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Two weeks after Texas basically banned abortion, the Met Gala moved forward last night with the laughably dystopian theme of “American Independence.” The Metropolitan Museum of Art’s iconic annual cash cow was slightly different this year, taking place in the fall with two thirds of its usual guest list, about 400 people. (Due to pandemic reshuffling, the 2020 and May 2021 festivities were canceled; the gala will resume its usual spring schedule next year.)
In many other ways, it was exactly the same; namely, a parade of blinged-out interpretations of the theme that rolls out on social media as the red carpet photos start to trickle. And the easiest way to win this expensive contest is not to be the most glamorous (see: Indigenous model Quannah Chasinghorse‘s Navajo turquoise-studded look, Amanda Gorman’s accessories referencing poetry and liberty), but to be the most memeable.
In the latter category, there was Kim Kardashian in a black full-body stocking reminiscent of a Harry Potter dementor; Lil Nas X in a gold suit of armor; and Alexandria Ocasio-Cortez’s “Tax the Rich” gown. (In her defense, the NY rep said “the medium is the message” — but that message raised eyebrows, because a single ticket to this bombastic celebration of unfettered capitalism costs $35,000.) For a reality check, LittleSis.org has created this handy flowchart of all the problematic multimillionaires on the Met museum’s board.
Below, we rounded up the best memes and snarkiest commentary on the evening’s most absurd getups. Bonus: check out Brendan McCann’s annotated Declaration of Independence ensemble, above; the artist is known for crafting faux Met Gala outfits entirely out of objects found around his home (no invitation required.)
Predictably, the Internet had a rollicking good time with Kim K’s terrifying outfit selection. The fact that it was designed by Balenciaga got lost in a sea of memes drawing uncanny comparisons, from the titular character of the Alien franchise to the creepy Grim Reaper figure that appears when one of your Sims dies.
AOC, a member of the so-called “Squad” of progressive Congresswomen, received mixed reviews for wearing a dress that champions redistributive taxation at an elite museum event. But the best responses are the bizarre new meme she sparked, which consists of long rambling texts overlaid on the gown.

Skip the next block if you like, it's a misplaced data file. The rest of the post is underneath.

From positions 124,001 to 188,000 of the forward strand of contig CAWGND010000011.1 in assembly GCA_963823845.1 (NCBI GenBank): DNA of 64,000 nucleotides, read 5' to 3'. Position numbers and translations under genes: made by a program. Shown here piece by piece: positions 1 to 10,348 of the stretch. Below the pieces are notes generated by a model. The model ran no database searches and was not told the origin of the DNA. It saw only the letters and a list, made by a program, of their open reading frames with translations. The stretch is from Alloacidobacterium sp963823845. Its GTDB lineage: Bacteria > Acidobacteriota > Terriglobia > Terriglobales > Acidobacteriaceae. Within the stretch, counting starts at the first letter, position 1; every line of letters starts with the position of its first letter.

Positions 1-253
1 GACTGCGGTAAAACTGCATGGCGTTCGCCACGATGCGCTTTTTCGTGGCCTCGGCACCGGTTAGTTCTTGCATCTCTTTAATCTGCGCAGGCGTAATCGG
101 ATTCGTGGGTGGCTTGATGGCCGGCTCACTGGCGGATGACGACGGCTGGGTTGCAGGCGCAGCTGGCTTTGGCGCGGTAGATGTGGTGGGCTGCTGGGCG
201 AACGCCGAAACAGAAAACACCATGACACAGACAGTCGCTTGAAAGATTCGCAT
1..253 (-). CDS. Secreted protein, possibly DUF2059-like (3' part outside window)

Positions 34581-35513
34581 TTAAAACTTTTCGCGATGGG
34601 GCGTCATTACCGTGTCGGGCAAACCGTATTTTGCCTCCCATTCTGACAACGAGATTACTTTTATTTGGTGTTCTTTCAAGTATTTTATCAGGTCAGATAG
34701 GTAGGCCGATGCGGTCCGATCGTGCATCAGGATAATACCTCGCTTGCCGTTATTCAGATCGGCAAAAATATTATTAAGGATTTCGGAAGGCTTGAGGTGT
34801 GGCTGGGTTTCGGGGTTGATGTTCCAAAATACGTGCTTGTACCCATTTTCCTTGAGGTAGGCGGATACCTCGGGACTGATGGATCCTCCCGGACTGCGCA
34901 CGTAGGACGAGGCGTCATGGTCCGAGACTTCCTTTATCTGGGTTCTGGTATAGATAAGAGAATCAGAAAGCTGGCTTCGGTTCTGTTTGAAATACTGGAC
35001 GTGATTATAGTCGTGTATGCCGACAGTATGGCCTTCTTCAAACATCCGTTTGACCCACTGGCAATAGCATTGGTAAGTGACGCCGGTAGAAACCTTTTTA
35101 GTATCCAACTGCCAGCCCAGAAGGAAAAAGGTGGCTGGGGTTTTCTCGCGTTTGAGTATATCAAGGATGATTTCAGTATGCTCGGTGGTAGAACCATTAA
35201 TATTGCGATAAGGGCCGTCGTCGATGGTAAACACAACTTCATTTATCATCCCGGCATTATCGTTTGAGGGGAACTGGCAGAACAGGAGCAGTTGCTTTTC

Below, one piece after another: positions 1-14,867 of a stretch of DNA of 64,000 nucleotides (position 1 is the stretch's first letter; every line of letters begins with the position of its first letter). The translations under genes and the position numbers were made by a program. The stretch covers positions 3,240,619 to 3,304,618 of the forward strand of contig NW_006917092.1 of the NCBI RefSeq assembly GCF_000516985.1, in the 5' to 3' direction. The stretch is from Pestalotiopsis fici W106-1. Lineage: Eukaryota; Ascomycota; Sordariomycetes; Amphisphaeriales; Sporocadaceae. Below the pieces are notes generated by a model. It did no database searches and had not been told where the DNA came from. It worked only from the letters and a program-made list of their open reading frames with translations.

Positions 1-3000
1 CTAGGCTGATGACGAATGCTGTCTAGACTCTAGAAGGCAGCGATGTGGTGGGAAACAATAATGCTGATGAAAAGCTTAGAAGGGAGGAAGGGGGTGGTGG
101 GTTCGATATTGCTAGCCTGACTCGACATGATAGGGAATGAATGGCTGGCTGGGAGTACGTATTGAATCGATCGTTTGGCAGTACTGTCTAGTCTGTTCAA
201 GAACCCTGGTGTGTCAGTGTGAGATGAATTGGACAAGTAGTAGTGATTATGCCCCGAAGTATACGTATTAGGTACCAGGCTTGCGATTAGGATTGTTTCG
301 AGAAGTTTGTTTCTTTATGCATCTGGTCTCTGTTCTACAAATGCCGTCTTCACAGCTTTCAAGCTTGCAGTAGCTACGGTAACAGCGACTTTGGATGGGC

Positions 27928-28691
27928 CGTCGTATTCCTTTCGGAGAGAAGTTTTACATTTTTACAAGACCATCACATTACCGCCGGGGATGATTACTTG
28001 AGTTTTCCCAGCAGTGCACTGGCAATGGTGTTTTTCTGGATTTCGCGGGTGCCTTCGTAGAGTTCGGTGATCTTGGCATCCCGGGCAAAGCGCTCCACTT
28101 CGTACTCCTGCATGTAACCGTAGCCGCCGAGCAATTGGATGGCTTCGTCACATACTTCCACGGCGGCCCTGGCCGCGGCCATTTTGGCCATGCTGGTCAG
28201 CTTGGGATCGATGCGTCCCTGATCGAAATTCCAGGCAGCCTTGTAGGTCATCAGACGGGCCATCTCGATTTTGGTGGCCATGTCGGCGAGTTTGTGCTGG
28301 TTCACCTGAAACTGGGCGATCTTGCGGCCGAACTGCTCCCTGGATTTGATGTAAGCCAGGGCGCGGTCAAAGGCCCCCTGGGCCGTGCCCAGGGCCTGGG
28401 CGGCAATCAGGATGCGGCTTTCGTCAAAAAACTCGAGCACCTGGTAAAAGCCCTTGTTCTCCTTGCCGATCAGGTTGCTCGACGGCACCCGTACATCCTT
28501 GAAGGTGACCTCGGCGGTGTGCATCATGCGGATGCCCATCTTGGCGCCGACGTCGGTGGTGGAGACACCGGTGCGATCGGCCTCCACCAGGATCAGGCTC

As in previous editions, the gala’s theme is related to the Met’s concurrent Costume Institute exhibition; this year, it’s In America: A Lexicon of Fashion, an homage to US designers coinciding with the Institute’s 75th anniversary. Given this focus, some of us naturally wondered why the nation’s most recognizable contributions to fashion didn’t make an appearance on the red carpet:
And while the Met Gala is usually strictly about fashion, it does take place at one of the world’s largest encyclopedic art museums. A number of memes refreshingly honored some recurring themes among institutions: overworked museum workers, looted artifacts, and toxic philanthropy.
In no particular category, here’s a few more memes that made the cut.
And on a lighthearted ending note, we’ll just leave this here!
While staying as a house guest, a naked Le Corbusier defiled Gray’s minimalist, color-blocked walls that were only restored in 2015.
Keep your friends close and your bad art friends closer.
Hear from Holly Jean Buck, Carolina Caycedo and David de Rozas, Simon Denny, Elizabeth Hoover, Renee Kemp-Rotan, Joseph Kunkel, and more at this free public event.
In his new book, Tyler Green argues that landscape was Emerson’s method of glorifying territories shaped and bordered by white men.
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EFA Open Studios offers a portal into the creative habitats of over 65 artists working in Manhattan’s longest-running studio program, including Dannielle Tegeder, Wafaa Bilal, Cui Fei, and Anina Major.
The unvarnished photographs celebrate the lives, beauty, and resilience of an oppressed group at Chile’s social peripheries in the 1980s, and the series was recently acquired by MOCA in Los Angeles.
51 international publishers and galleries showcase their latest editions in prints and artists’ books at this free public fair, which is fully online this year.
The University of Virginia researchers wrote that the data “provides compelling evidence that these symbols are associated with hate.”
We are waiting for spectacle and when the quotidian, yet incongruous actions occur I wonder whether there is any real payoff coming.
Tanega’s approach to mark-making comes across as stream of consciousness, as if she’s engaged in a conversation with herself.